The double-edged sword facing the telecoms sector

There’s no doubt the telecoms industry has demonstrated its importance to society in the past few years. Throughout the coronavirus pandemic, UK-wide telecoms networks helped us stay connected and kept the country moving through some of the most challenging times. However, despite many businesses in the sector thriving during covid – indeed we recorded our highest ever turnover – there are still major challenges on the horizon.

Telecoms faces a double-edged sword: on one hand, there is growing demand to increase data power to fuel the advent of smart cities and ever greater connectivity. On the other, telecoms, like many industries, has a vital role to play in the race to achieve Net Zero.  To be successful, we must strike a happy medium between the two: all telecoms operators rely on a sprawling network of data centres, relay stations and other infrastructure to deliver connected services; infrastructure which requires a constant supply of power to deliver. There’s no doubt that our job is carbon intensive.

Take the 5G rollout as an example. It’s easy to identify the benefits of 5G, particularly when you look at the future of mobility and smart cities. However, it is reported that 5G could prompt energy consumption to grow by 160%[1] in the space of just 10 years. How can we deliver this critical service while mitigating our impact on the planet?

Telecoms also has a positive impact

Of course, telecoms is not the only culprit when it comes to sustainability and indeed, the sector also has a positive impact. For example, rapid broadband networks make it easier to work from home, reducing workplace commutes which in turn, reduces on-road emissions. We have also seen stories from major telecoms businesses that are powering infrastructure through renewable energy sources. Therefore, it is possible to offset our environmental impact and embed regenerative design practices into our work.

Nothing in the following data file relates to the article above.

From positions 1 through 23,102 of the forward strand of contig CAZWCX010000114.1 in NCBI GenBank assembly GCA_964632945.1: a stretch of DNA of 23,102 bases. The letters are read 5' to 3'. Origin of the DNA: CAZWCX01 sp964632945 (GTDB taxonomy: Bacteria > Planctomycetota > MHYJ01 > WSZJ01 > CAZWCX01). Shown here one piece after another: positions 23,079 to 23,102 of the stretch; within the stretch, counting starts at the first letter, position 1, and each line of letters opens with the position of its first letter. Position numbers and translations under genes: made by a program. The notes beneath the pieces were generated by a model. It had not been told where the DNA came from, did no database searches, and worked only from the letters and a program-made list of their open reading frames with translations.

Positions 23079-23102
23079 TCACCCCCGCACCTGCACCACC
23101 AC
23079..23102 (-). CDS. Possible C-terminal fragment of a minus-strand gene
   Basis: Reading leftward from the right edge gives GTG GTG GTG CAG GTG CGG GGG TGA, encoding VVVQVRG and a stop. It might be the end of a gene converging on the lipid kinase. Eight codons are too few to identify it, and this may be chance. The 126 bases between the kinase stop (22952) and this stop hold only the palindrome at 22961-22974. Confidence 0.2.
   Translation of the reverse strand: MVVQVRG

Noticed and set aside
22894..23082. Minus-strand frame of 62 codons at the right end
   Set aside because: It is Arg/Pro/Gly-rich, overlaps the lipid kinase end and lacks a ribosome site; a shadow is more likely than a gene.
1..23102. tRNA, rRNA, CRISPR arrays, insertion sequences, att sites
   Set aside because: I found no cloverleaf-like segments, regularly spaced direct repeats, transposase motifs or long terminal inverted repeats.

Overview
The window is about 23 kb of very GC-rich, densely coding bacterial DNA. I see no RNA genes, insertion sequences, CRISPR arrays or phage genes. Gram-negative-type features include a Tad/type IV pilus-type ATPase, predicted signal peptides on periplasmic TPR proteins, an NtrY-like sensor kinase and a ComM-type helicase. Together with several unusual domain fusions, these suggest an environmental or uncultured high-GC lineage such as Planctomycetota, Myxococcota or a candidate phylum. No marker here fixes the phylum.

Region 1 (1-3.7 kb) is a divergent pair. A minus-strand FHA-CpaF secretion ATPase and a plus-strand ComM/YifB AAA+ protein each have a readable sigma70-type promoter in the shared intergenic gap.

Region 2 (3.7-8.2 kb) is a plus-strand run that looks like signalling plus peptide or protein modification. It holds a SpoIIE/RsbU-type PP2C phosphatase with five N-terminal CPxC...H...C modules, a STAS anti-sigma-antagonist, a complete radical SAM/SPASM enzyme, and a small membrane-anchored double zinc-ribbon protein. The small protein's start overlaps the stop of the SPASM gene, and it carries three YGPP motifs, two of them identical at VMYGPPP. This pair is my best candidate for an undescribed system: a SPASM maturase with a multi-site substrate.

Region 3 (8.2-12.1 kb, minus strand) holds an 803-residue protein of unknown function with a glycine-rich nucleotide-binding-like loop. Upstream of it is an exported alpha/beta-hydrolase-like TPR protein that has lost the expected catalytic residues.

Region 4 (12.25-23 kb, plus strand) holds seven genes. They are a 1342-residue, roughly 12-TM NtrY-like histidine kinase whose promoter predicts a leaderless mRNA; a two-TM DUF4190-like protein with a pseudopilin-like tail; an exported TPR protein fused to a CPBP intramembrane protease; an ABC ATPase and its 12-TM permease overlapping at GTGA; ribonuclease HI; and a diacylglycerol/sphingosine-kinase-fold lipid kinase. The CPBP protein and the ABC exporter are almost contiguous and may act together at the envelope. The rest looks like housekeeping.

This remains at the forefront of our minds at CHH CoNeX and we are looking for ways to utilise existing resources where possible in our work. For example, the installation of new networks typically requires the production, installation and logistical work associated with installing new data cabinets or enclosures. Instead, you can save energy and resources by utilising existing street furniture to install telecoms equipment. There is already a lot of discussion in the UK around installing electronics into lamp posts, CCTV columns and anything that already has a strong infrastructure and is capable of supporting a small cell. This is known as densification (see our blog post on this here). This could become a major enabler of the country’s 5G roll out and resolves the challenges associated with installing an increasing number of new cabinets in areas where space is at a premium. It also negates the energy required to manufacture, manoeuvre and install new equipment in urban areas.

In addition, we are taking small steps today to minimize our environmental impact as an organisation. For example, we are currently going through the process of securing ISO 14001 accreditation. When implemented properly, ISO 14001 is an environmental management system that provides companies with the processes and procedures to support strong governance and the drive towards becoming sustainable.

The accreditation will support continual improvement on our sustainability journey and ensure that such issues remain integral to our culture and our philosophy.

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